Female pupils wearing the niqab

As national education policy is an essential part of Indonesians’ lives, many expect religion to play an important and stated role in its development. (Photo: Mohammed Huwais / AFP)

Pancasila and the “Missing Word”

Published

Islamic political voices, include Vice-President Ma’ruf, force the word religion into the draft 2035 national education roadmap.

Indonesia’s Ministry of Education and Culture (MOEC) recently came under sustained political fire. A Peta Jalan Pendidikan Nasional 2020-2035 (Roadmap to National Education 2035) draft did not include the word “agama” (religion) in the vision statement. The draft only states “membangun rakyat Indonesia untuk menjadi pembelajar seumur hidup yang unggul, terus berkembang, sejahtera, dan berakhlak mulia dengan menumbukan nilai-nilai budaya Indonesia dan Pancasila,” which effectively means “to encourage Indonesians to be eminent lifelong learners, to continuously develop as welfare-oriented individuals, and to possess noble values in line with Indonesian culture and Pancasila.” 

The country’s three most prominent Muslim organisations, Muhammadiyah, Majelis Ulama Indonesia (MUI), and Nahdlatul Ulama (NU), quickly voiced their unhappiness over the “missing word” in MOEC’s roadmap draft:

  • Haedar Nashir, General Chairman of Muhammadiyah, questioned whether the absence of the word “religion” was done on purpose. Nashir stated that the absence of the word from the vision statement contravened the Constitution and Law No. 20/2003 on National Education System;
  • Anwar Abbas, MUI Vice Chairman, argued that the Constitution mandates that all aspects of life, when addressed by the Indonesian state, should have an explicit relation with religion. He contended that mentioning the word religion in the draft vision statement would uphold Article 29, paragraph 1 of the Constitution, “The State shall be based upon the belief in the One and Only God.”;
  • Cholil Nafis, Chairman of the MUI Dakwah Commission, focused his disagreement on the draft roadmap vision statement’s usage of the words culture and ethics instead of religion; and
  • Helmy Faishal Zaini, General Secretary of Nahdlatul Ulama (Indonesia’s largest Muslim organisation and a key support base for President Jokowi) joined in by saying the absence of the word “religion” in the MOEC’s vision would stimulate public controversy. Zaini agreed that Indonesia is not a theocratic country. However, he asserted that it is important to include the word religion in public statements such as the MOEC roadmap’s vision statement as he believes that religion governs much of people’s behaviour.

The Islamic groups’ protests against the “missing word” reflect the essential role religion plays in the daily lives of Indonesians and the foundational tensions between Islamic politics and a secular state in Indonesia. State bureaucrats constantly face pressure from society and politicians to factor in religion in their work. As national education policy is an essential part of Indonesians’ lives, many expect religion to play an important and stated role in its development.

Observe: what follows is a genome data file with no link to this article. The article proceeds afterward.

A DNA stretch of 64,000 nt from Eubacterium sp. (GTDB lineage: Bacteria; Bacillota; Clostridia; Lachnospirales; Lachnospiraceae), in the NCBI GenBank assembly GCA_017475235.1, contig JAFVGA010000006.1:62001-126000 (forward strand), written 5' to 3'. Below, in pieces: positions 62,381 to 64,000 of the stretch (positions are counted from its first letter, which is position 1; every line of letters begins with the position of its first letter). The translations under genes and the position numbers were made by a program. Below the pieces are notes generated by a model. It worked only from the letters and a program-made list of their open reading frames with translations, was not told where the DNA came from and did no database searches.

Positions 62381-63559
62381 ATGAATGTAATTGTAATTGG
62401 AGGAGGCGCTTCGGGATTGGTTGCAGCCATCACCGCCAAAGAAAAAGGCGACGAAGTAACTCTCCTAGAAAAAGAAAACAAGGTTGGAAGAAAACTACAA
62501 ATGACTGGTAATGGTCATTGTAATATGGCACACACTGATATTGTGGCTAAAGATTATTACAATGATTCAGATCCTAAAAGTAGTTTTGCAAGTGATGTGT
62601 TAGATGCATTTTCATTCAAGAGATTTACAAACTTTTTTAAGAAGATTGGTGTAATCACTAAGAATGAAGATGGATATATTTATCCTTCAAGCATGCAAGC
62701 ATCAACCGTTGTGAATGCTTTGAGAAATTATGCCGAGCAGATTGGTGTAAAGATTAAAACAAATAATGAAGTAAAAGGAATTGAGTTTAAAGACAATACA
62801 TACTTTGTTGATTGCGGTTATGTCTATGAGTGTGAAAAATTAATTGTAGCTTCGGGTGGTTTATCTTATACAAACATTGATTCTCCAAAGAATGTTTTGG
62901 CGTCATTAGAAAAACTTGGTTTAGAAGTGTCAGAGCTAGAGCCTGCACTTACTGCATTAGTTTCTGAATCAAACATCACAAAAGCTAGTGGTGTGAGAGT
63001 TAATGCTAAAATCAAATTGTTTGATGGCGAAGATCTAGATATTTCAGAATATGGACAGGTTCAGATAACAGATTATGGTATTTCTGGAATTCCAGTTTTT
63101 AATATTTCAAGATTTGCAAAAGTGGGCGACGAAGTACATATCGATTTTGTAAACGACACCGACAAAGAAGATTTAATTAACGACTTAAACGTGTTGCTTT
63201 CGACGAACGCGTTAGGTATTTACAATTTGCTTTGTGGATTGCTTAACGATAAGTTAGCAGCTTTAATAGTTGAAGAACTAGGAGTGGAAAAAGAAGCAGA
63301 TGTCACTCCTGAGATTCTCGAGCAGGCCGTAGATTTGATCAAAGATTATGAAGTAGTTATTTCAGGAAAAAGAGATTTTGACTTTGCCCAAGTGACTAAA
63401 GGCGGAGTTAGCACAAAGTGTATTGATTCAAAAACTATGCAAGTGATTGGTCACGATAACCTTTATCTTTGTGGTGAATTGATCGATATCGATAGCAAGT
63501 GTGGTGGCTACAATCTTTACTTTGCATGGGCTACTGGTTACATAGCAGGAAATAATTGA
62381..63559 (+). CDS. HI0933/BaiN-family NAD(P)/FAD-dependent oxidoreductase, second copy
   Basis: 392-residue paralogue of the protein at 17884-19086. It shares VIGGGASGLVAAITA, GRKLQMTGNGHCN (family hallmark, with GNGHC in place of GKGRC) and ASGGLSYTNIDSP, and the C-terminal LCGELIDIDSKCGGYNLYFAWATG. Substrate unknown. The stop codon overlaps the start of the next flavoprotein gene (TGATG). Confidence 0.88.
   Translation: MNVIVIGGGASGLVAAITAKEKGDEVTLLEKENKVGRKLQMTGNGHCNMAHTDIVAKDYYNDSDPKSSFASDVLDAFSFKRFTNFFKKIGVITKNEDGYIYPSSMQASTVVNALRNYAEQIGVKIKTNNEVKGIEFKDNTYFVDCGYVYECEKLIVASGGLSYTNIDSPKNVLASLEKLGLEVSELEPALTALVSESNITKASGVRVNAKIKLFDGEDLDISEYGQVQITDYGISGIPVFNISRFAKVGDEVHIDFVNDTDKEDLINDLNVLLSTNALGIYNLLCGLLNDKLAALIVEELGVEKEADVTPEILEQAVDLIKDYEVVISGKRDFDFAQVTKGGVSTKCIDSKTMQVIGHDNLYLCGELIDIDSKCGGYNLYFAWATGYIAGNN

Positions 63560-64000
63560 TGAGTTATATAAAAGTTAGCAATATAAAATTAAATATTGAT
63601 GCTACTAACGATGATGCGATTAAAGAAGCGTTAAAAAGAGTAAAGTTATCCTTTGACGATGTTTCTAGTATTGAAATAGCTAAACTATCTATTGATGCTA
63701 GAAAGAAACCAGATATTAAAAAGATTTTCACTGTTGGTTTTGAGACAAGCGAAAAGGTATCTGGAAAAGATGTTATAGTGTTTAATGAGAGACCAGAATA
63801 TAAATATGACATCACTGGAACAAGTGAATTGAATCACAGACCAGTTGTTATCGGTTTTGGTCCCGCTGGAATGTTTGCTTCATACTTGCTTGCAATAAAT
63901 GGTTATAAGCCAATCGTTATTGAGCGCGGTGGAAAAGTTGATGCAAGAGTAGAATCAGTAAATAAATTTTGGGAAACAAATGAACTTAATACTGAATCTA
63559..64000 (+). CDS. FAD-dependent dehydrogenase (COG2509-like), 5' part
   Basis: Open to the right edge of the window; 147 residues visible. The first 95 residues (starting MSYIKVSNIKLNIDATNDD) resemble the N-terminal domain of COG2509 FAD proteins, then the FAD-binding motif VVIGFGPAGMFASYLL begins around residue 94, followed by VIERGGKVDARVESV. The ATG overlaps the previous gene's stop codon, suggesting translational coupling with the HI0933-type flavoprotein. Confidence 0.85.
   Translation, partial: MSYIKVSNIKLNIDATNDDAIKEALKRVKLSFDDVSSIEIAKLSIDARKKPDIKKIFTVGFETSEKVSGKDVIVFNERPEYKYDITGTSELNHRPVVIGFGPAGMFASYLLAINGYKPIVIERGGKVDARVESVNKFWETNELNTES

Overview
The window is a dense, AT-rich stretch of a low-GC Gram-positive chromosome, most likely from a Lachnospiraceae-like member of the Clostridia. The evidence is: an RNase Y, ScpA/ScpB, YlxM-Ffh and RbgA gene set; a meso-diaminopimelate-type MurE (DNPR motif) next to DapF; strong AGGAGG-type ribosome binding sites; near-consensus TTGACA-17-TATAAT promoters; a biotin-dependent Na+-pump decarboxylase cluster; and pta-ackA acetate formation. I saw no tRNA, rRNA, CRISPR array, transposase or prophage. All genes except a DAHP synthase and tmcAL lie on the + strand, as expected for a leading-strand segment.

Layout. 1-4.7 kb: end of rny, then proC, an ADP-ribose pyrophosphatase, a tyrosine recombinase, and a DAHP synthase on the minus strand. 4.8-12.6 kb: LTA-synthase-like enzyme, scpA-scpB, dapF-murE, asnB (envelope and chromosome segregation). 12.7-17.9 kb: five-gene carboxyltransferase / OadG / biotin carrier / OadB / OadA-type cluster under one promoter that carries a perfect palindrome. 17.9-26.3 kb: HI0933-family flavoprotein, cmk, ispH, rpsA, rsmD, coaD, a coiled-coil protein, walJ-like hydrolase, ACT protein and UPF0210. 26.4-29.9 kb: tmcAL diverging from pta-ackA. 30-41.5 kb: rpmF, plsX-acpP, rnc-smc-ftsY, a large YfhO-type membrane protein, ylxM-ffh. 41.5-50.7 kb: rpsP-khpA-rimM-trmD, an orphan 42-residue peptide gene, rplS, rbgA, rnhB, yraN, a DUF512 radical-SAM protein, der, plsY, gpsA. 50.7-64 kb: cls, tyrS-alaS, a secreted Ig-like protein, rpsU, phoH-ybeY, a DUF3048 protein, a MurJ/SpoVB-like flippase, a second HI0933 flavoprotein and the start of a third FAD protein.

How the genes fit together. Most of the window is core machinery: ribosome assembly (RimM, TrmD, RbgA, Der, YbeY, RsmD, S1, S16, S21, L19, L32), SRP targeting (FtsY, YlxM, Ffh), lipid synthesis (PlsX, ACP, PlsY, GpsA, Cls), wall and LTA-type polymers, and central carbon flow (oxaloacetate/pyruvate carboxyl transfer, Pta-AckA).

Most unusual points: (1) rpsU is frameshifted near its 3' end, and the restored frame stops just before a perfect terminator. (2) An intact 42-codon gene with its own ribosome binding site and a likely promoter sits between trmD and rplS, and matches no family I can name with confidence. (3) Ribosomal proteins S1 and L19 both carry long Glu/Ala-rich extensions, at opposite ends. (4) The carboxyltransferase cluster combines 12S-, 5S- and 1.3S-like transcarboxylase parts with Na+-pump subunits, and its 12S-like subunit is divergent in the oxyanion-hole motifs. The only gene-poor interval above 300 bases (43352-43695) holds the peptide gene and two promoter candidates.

Unfortunately, those critical of the roadmap’s “missing word” understand religion normatively rather than in the substantive form used by the vision statement’s drafters. The drafters’ saw no issue with the “missing word” as the meaning behind the draft vision statement is related to religion through the mention of Pancasila. The drafters assumed that mentioning Pancasila was sufficient because Pancasila, the national inclusive ideology at the core of the Constitution, itself underlines the significance of religion in Indonesia. 

Along with Pancasila, the draft vision statement includes other religious references. It states, in line with various religious teachings, that education aids in promoting life-long learners and developing prosperous and eminent Indonesian citizen. The concept akhlak unggul (prime ethics) mentioned in the draft vision statement comes from Islam. 

This begs the question of why is there still a need to explicitly use the word “religion” when the essence of religion is already mentioned in the draft vision statement. The controversy shows that the Indonesians protesting are more concerned with labels than the essence of religion. How the essence of Islam can be implemented in daily life in Indonesia is not their priority.

The drafters assumed that mentioning Pancasila was sufficient because Pancasila, the national inclusive ideology at the core of the Constitution, itself underlines the significance of religion in Indonesia.

These protests were successful. Despite having prepared a religion-friendly draft, MOEC felt the need to accommodate the protestors’ concerns. Helping this decision, Vice-President Ma’ruf Amin asked the Minister of Education and Culture to include the word “religion” in the draft vision statement to address criticism that the Indonesian education system could be perceived as a secular system.

The decision to add the “missing word” indicates that policymaking in Indonesia remains very vulnerable to “religious-heavy” intervention and that the control of religion over state regulation and policy is likely to increase in Jokowi’s second term. This is a serious challenge for Indonesia’s Pancasila ideology. As a Pancasila state, the role of religion should be implemented in moderation instead of being emphasised in national educational policy. 

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